Burn, Witch, Burn
By Ken Eckert
July 30, 2015
In Augustus Egg's "Past and Present" (1858) painting triplet, a moral play is depicted where a housewife's infidelity is exposed as her children innocently play; then in later years her older daughters cry for their fallen mother as she sits forlorn somewhere under an arch by the Thames, now an abandoned streetwalker gripping an unwanted child. The message to live a righteous wifely life, or else, couldn't be clearer, as is our modern eye-rolling. Oh, those repressed Victorians with their obsession with sex and respectability, and their public shaming and scarlet letters branded on women's bodices! How nice now to be liberated to do what we want without prim scolds tut-tutting us to cover up those indecent table legs, or to lie back and think about England. And what a ridiculous name Augustus Egg is anyway.
Ask Dr. Walter Palmer about this, who as I write is in hiding after a barrage of online death threats and abusive statements advocating, among hopes for summary and violent divine or earthly vengeance, his arrest and a boycott of his dental practice. Palmer's crime was to shoot Zimbabwe's most famous lion, Cecil, for sport hunting.
What does this lecture on Victorian art have to do with Palmer? Both issues feature rough justice meted out for violating public standards of moral conduct. This isn't the first time. In April online pictures of "huntress" Rebecca Francis posing with dead bears/giraffes led to similar abuse and threats, cheerled by professional asshole Ricky Gervais. Contrarian that I am, am I really presenting myself as the only person on the Internet to defend these people? Not as such: trophy hunting of inedible and endangered animals is abhorrent, and evidently Palmer is an unlikeable person with a previous record for felony hunting and possibly sexual harassment. But do I think he deserves to have his home address posted, his workplace vandalized, and to be potentially literally attacked or killed by vigilantes? Less so; and I'm a little concerned about the wider precedent set by advocating such actions for all of us.
As I get older, and as the cliché goes, realize my father was wiser than I thought, I see that two of his assumptions were correct: 1) people are rotten, and 2) some stuff taught in university is rubbish. As a Christian, I don't think people are downright evil, enjoying badness for its own sake with moustache-twirling, but it is our nature to be flawed and to have tainted motives: we feel a righteous indignation at seeing cruelty or injustice, but there's also some selfish online glee in feeling superior by denouncing and casting people below us. There is also the "echorage" of rants in response to the Palmer incident, such as arguments that those who eat meat have no right to criticize Cecil's shooting. Telling people they have no right to an opinion on a highly controversial issue never ends well; it's also sometimes logically problematic: preachy academic missives declaring that white people can't talk about race issues are, well, racist–tending to prove my father's second point.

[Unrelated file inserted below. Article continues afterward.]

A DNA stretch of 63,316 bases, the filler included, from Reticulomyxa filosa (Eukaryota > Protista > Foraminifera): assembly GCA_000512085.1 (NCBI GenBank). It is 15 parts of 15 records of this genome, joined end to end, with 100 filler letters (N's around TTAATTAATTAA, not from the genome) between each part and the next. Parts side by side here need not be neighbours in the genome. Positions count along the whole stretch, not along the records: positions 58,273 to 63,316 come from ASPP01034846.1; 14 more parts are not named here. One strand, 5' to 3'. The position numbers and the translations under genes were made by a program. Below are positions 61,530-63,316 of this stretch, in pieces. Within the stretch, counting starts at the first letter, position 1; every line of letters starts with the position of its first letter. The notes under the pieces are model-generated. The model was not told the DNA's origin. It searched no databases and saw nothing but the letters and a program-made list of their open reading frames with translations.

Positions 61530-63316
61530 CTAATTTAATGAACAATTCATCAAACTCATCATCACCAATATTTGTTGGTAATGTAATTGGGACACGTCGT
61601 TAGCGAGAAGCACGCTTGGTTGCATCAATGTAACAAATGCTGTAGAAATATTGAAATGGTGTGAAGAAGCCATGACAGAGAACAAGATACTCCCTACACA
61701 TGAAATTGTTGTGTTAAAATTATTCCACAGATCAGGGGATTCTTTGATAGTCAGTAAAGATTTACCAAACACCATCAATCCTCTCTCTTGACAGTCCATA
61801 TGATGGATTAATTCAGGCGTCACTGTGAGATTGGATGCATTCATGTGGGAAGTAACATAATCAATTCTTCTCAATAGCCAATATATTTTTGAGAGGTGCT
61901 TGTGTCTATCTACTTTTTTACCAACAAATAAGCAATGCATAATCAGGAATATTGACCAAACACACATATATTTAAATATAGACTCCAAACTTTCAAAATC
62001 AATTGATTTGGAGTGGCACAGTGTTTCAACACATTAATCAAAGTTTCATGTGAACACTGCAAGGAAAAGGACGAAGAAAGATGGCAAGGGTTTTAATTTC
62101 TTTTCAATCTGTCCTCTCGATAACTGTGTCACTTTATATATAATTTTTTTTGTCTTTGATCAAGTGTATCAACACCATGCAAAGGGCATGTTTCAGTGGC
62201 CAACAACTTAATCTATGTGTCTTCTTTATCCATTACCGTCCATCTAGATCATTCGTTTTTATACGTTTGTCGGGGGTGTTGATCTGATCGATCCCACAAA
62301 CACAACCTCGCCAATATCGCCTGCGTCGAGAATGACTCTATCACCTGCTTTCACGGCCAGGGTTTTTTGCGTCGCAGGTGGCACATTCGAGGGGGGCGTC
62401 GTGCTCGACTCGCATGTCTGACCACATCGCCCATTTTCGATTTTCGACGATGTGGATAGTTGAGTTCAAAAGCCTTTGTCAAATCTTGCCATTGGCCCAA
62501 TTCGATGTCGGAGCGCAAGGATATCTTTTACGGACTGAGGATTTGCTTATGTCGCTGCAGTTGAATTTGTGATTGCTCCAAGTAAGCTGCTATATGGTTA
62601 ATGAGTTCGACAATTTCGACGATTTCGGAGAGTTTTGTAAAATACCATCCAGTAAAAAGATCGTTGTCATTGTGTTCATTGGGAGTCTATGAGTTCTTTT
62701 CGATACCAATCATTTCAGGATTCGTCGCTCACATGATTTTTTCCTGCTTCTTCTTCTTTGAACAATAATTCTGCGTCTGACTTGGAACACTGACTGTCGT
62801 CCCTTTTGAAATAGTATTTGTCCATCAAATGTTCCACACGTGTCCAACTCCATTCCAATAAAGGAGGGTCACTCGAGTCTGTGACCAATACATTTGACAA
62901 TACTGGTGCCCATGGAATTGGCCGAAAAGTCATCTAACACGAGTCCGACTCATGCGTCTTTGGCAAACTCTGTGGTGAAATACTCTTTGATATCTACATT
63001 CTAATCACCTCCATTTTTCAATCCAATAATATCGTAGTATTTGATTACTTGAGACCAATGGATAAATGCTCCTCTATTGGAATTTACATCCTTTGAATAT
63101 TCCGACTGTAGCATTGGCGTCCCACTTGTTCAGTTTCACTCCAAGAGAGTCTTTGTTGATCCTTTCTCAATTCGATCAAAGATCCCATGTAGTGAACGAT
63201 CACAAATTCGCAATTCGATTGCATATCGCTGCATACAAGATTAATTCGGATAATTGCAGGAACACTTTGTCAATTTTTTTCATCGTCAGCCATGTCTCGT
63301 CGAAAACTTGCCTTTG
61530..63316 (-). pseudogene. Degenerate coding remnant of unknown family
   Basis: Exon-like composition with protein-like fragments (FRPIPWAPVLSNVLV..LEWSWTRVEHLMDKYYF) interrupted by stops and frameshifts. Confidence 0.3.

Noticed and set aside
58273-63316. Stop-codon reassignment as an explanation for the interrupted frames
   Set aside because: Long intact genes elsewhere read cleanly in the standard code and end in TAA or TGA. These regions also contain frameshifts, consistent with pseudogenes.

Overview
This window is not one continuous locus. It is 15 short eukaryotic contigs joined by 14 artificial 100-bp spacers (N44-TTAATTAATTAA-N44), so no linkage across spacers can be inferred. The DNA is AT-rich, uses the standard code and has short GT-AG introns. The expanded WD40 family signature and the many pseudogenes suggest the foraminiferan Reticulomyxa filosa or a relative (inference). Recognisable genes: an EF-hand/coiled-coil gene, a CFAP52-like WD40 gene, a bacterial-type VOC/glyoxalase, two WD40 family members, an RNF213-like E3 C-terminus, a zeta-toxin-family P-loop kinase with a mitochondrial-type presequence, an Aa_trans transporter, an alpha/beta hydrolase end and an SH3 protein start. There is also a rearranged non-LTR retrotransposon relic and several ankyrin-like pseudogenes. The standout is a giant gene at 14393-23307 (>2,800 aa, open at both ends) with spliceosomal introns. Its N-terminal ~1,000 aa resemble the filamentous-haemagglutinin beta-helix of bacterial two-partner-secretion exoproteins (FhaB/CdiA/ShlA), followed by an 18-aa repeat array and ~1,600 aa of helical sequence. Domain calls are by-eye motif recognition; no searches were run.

And so to reiterate, there's nothing wrong with posting Huff (or just huffy) news articles calling for justice for the odious CEO/ corporation/ party/ individual who did these terrible things. I do it too. Yet I think primarily the objections I have read to doing so are personal and aesthetic; I've blocked people for simply being depressing pains in the ass who rain down gloom-and-doom stories on my feed all day, and no, I won't be guilted into sharing and pestering others with your vitally important story decreeing a boycott of a pizzeria owner in Humptulips, Washington, who once owned a Dukes of Hazzard model car with a confederate flag. Outrage at being outraged by photos of Queen Elizabeth giving a Nazi salute as a six-year-old girl is a richly ridiculous phenomenon suitable for pop culturists to examine, but to me it is merely silly.
But I think the larger dangers of having a daily subject of outrage are less recognized. One problem is that increasingly people are simply afraid to do anything which potentially takes a risk of disapproval by the pitchforkatti, particularly with the omnipresence of cameras. My brother used to hunt elk, and I have Newfoundland friends who shoot and consume moose; how long until they are dragged onto the social network scaffold and vilified and threatened? And–I'm only using hunting for sake of example–what other past PC sins of enviro-unfriendliness, meanness to non-cute animals, bad-things-said about the marginalized, or wanton enjoyment of Valentine's Day, Columbus Day, Halloween, or sexy nurse outfits will be unearthed and denounced for public shaming? In other words, is anyone so innocent or blinkered to believe that the online (and perhaps offline) vigilantism growing over Dr. Palmer is the first or last incidence of SNS mob moralizing, and that the targets will not grow in number? Think alone of the barrage of new vocabulary shoved on us in the last few years to describe the new sins, the portmanteaus and Latininisms which would be incomprehensible a generation ago: sexist, racist, homophobic, ageist, lookist, cisist, sizeist, albeist, mansplain, fat shaming, slut shaming, white privilege.